September 12, 2012 by Lydia Syson
So a royal funeral could soon be on the cards. I imagine the protocol might get a little tricky, what with it being the second time for this corpse. And there’s nobody left alive who knew him.
I’ve just been thoroughly distracted from my afternoon’s work by some breaking news: archaeologists in Leicester may have found the actual body of Richard III. Of course, they’re being cautious about their announcements. Nothing can be conclusive until the skeleton has been rigorously analysed. Incredibly, it can even be DNA tested – a 17th generation descendent of the King’s sister has been located in Canada for this very purpose. But it’s definitely an adult male with a severe spinal abnormalities – not quite a hunchback, but one shoulder significantly higher than the other – and it has a major skull injury as well as a barbed iron arrowhead stuck between its vertebrae.
As luck would have it, I visited the Bosworth Battlefield Centre just last weekend. Eager for news about the dig, I learned that queues for the Leicester carpark archaeological site were already round the block. I wondered if all that local enthusiasm hadn’t partly been generated by the brilliance of the exhibition we were at. Three generations of my family were held enthralled, unable to tear ourselves away into the sunshine of the last decent weekend of the summer.
Lots of stories to be told here of course. Some of our party still had Mark Rylance’s recent rendition of Richard III at the Globe theatre still ringing in our ears – as neck-craning groundlings leaning against the stage, we’d been utterly immersed in his wickedness. Quite a few of the characters from the history play made appearances at the Bosworth exhibition, which doesn’t actually address the character of the king, nor Shakespeare’s interpretation of it.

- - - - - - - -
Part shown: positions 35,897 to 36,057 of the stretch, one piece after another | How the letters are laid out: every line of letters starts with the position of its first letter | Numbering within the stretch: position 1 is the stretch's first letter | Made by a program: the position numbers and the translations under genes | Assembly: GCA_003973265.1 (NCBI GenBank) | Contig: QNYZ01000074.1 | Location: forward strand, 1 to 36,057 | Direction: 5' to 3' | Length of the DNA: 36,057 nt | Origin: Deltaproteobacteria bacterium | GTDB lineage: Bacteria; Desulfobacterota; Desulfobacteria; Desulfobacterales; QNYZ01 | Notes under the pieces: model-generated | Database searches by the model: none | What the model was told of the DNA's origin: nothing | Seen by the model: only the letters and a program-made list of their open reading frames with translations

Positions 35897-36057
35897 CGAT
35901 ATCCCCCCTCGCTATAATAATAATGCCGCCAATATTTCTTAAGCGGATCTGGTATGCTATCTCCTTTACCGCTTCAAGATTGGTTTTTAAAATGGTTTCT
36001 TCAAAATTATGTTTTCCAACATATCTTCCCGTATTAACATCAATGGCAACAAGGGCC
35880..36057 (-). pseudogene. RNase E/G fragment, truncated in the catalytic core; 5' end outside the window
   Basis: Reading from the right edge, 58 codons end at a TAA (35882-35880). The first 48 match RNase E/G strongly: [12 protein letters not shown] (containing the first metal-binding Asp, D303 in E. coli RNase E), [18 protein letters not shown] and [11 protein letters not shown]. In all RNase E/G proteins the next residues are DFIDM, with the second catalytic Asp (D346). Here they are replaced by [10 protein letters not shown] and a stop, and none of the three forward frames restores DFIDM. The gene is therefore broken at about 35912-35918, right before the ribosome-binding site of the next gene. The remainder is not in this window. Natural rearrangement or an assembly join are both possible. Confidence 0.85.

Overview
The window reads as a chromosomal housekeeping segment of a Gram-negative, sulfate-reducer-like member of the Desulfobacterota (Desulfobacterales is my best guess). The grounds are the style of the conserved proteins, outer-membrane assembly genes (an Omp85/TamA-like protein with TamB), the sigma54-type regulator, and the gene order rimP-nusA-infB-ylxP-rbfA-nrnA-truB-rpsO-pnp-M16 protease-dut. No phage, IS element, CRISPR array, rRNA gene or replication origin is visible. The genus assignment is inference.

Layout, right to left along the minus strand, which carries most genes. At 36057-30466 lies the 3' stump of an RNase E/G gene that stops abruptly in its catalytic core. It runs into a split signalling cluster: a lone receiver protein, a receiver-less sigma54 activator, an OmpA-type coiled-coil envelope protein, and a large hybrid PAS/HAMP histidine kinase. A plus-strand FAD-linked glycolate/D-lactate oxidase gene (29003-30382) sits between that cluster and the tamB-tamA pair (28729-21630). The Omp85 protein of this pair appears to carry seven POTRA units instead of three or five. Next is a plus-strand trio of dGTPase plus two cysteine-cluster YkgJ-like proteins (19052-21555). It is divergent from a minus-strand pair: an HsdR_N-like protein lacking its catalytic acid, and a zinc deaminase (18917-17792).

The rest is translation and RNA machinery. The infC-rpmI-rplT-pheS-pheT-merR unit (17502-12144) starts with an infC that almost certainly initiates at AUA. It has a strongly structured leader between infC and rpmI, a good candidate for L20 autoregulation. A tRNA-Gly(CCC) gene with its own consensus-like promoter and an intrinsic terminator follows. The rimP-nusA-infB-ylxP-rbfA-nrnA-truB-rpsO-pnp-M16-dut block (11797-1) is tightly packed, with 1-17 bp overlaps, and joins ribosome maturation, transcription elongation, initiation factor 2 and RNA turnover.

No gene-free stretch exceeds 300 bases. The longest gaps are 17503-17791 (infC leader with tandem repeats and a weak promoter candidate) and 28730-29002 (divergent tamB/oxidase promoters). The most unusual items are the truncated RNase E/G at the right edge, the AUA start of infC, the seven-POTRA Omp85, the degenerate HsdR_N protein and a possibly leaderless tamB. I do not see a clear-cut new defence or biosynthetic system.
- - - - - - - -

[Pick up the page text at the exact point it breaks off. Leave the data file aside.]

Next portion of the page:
Instead the focus is on less familiar stories from the time: the Duke who changed his mind, a barber-surgeon carrying out frontline operations, a French mercenary’s wife. We watched cleverly produced animations of the battle’s movements, wondered how different weapons might withstand a charge of destriers, tried on costumes (incredibly heavy), tried out metal detectors and admired real treasure – a tiny silver boar badge, dropped in the mud over five hundred years ago by a knight who’d fought alongside Richard III. It had probably been struck off during hand-to-hand fighting, and less than two years ago became a clinching piece of evidence for the real location of the battlefield – the subject of a long-running scholarly battle.
I left clutching a copy of a book I hadn’t read since I was a teenager…not a history book, but a novel by Josephine Tey called The Daughter of Time, the story of a bedridden police detective who tried to clear the (maligned?) king of foul play against the Princes in the Tower.